The UFC’s dedication to building a real heavyweight division seems to be continuing in force. There was a time when getting new talent over 205-lbs was more of a pipe dream than anything. Now, with the division cresting over 40 fighters and half of them having fewer than three fights, we’re in the middle of a big, beefy renaissance. The latest addition to this re-birth of the big dude is Dmitriy Sosnovskiy. His signing was announced by Russian-MMA writer Alexey Safonov on Twitter. There’s no word yet on his debut date or first opponent but…
Who is Dmitry Sosnovskiy?
The 26-year-old “Wicked Machine” is a Ukranian-born Russian MMA fighter training out of Moscow. It appears these days he’s working heavily with Oleksiy Oliynyk at Oliynyk’s MMA school, alongside Shamil Nurmagomedov and a growing stable of regional fighters. Sosnovskiy will enter the UFC with an undefeated 9-0 record, having only been out of the first round twice. Upon further examination, that’s not really meaningful, considering that the OPLOT circuit Sosnovskiy spent much of his career on was mostly a can crushing league. His 2014 stoppage win over Aleksander Emelianenko stands out as his best to date, and it’s not terrible. But it is 2014 Aleksander Emelianenko, his last pro fight before getting locked up following a series of troubling and eventually horrific incidents. It’d be fair to say, to date, that Sosnovskiy is relatively untested against good competition.
It’s also worth noting that, back in 2014 (fresh of the Emelianenko win), Sosnovskiy was primed to debut in Bellator, when his opponent, Manny Lara, pulled out of the bout due to illness. Sosnovskiy never made his debut for the promotion and has yet to compete outside of Russia & Ukraine.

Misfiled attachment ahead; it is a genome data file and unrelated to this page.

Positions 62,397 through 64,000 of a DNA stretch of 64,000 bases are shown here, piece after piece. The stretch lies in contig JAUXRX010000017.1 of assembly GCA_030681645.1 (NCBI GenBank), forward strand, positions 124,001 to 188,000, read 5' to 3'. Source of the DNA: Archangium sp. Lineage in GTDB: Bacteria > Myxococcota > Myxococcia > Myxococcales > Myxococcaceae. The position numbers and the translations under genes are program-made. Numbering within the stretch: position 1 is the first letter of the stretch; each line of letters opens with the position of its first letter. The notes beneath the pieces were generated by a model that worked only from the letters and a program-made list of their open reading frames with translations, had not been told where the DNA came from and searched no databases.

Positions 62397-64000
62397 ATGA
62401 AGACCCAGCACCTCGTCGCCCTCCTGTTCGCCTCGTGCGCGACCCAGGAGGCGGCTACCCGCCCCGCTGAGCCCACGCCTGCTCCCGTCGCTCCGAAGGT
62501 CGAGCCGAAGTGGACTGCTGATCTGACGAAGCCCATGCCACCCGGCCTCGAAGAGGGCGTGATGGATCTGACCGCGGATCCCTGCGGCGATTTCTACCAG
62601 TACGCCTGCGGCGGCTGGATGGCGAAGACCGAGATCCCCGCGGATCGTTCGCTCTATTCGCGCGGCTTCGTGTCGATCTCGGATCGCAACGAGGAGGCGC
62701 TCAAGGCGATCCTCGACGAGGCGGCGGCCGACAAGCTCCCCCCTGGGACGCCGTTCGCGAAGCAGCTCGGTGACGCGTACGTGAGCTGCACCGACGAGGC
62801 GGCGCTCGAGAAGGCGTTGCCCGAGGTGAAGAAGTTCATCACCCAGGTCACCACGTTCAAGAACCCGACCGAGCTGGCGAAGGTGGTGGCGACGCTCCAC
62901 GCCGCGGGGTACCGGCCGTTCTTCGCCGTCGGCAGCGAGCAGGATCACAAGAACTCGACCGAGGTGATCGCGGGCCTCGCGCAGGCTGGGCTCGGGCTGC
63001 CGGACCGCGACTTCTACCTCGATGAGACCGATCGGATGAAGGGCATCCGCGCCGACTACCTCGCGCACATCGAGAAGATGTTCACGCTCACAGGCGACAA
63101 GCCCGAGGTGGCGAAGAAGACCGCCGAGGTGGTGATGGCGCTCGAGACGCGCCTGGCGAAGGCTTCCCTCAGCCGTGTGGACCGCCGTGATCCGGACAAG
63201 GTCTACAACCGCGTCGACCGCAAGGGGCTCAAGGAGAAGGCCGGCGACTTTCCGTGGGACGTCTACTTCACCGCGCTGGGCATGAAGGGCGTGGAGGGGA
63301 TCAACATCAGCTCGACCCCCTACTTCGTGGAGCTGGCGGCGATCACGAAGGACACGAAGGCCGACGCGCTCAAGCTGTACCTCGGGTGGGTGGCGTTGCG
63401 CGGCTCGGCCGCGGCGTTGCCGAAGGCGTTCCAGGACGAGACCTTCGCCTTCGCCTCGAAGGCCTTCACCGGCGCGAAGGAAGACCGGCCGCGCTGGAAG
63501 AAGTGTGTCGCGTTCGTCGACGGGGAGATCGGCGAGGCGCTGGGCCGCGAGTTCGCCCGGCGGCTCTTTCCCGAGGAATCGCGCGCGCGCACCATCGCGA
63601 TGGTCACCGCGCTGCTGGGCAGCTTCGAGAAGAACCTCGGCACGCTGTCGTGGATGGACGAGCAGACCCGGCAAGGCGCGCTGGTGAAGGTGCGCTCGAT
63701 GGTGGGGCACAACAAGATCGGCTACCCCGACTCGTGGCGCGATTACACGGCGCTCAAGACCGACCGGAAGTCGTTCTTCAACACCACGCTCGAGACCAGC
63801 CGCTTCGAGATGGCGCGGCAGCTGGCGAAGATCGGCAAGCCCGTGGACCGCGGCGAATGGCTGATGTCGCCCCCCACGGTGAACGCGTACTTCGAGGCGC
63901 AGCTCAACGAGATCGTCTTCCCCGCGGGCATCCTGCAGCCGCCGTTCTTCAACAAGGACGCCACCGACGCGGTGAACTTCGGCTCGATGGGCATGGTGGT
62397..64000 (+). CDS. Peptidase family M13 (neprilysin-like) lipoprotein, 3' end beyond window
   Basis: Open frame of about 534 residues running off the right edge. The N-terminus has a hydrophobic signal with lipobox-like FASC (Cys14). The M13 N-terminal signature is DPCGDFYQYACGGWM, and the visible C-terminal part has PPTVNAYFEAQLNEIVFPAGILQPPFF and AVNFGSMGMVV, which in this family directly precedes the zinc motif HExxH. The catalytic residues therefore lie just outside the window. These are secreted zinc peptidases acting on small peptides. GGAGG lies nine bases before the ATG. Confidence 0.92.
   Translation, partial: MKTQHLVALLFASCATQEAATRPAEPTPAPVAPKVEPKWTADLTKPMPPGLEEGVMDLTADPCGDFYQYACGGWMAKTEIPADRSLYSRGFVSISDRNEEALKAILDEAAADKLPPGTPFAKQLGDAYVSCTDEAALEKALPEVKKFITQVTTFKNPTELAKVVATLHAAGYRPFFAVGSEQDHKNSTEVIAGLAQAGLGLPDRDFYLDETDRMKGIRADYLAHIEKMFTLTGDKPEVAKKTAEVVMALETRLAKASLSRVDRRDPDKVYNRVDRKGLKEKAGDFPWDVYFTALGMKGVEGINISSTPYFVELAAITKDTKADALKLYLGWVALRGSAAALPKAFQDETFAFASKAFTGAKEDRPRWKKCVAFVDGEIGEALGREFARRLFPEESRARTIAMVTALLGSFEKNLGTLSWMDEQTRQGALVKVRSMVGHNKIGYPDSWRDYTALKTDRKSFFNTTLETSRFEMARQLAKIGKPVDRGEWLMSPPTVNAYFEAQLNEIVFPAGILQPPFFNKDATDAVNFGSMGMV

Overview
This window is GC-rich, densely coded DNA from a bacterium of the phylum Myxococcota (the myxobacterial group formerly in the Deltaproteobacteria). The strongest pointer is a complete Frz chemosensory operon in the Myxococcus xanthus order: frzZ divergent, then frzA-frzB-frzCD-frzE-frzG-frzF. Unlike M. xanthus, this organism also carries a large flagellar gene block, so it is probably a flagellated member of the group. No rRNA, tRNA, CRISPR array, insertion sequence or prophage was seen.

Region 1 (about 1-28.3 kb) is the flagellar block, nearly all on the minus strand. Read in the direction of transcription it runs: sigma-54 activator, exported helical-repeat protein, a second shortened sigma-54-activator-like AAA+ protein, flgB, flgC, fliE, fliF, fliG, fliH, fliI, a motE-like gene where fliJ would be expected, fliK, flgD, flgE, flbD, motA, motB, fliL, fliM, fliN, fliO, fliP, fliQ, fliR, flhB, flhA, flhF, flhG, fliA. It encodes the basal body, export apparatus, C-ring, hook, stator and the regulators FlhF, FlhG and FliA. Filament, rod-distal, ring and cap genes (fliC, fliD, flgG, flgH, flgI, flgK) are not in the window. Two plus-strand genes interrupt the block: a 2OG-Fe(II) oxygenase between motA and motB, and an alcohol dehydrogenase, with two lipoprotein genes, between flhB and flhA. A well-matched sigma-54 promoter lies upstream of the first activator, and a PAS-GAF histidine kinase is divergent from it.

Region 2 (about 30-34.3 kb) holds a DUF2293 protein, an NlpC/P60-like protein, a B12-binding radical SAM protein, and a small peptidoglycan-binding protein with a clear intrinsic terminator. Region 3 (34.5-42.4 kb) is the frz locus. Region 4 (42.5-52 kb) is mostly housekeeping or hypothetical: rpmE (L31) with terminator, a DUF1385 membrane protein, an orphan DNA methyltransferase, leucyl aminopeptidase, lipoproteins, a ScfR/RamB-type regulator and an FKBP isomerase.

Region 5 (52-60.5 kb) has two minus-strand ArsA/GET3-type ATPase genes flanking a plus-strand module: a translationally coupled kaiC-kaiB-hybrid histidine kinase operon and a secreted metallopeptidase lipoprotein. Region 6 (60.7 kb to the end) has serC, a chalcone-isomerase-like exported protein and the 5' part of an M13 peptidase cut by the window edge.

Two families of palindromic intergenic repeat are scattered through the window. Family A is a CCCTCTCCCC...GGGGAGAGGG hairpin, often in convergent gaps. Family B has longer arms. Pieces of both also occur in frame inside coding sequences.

What you should expect:
I’m not sure what Sosnovskiy’s non-MMA sporting background is, but in the cage he’s a dedicated wrestle-grappler. He reminds me a bit of Viktor Pesta in that, while he’s not much of a range striker, his composure and athletic aggression completely changes once he’s able to reach the clinch. If he can get hands on someone, he’s a brutally powerful fighter with decent dirty boxing and a strong power takedown and top control GnP game. The big question in the UFC will be how effective his bodylock/trip takedown game is, as that appears to be his first choice and relies a lot on him being the bigger, stronger fighter, which won’t be as true in the UFC as it was on the regional circuit.
To get us better acquainted, here’s his most recent fight against Oleg Gapchenko:
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